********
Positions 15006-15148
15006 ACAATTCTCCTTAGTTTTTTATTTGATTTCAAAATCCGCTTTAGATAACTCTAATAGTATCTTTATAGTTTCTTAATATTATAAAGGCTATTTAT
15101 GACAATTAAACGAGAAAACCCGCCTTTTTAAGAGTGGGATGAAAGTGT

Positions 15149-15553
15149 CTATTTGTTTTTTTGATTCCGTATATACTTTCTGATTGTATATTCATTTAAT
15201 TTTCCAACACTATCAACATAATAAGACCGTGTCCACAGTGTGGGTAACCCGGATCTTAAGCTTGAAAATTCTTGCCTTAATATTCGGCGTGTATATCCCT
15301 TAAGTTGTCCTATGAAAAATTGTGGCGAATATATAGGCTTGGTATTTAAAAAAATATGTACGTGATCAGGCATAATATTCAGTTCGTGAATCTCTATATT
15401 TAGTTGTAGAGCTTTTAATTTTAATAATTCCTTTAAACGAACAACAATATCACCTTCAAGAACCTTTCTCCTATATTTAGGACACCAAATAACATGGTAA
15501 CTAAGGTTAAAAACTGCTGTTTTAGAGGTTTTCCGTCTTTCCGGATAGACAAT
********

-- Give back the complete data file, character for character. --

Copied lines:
Positions 15006-15148
15006 ACAATTCTCCTTAGTTTTTTATTTGATTTCAAAATCCGCTTTAGATAACTCTAATAGTATCTTTATAGTTTCTTAATATTATAAAGGCTATTTAT
15101 GACAATTAAACGAGAAAACCCGCCTTTTTAAGAGTGGGATGAAAGTGT

Positions 15149-15553
15149 CTATTTGTTTTTTTGATTCCGTATATACTTTCTGATTGTATATTCATTTAAT
15201 TTTCCAACACTATCAACATAATAAGACCGTGTCCACAGTGTGGGTAACCCGGATCTTAAGCTTGAAAATTCTTGCCTTAATATTCGGCGTGTATATCCCT
15301 TAAGTTGTCCTATGAAAAATTGTGGCGAATATATAGGCTTGGTATTTAAAAAAATATGTACGTGATCAGGCATAATATTCAGTTCGTGAATCTCTATATT
15401 TAGTTGTAGAGCTTTTAATTTTAATAATTCCTTTAAACGAACAACAATATCACCTTCAAGAACCTTTCTCCTATATTTAGGACACCAAATAACATGGTAA
15501 CTAAGGTTAAAAACTGCTGTTTTAGAGGTTTTCCGTCTTTCCGGATAGACAAT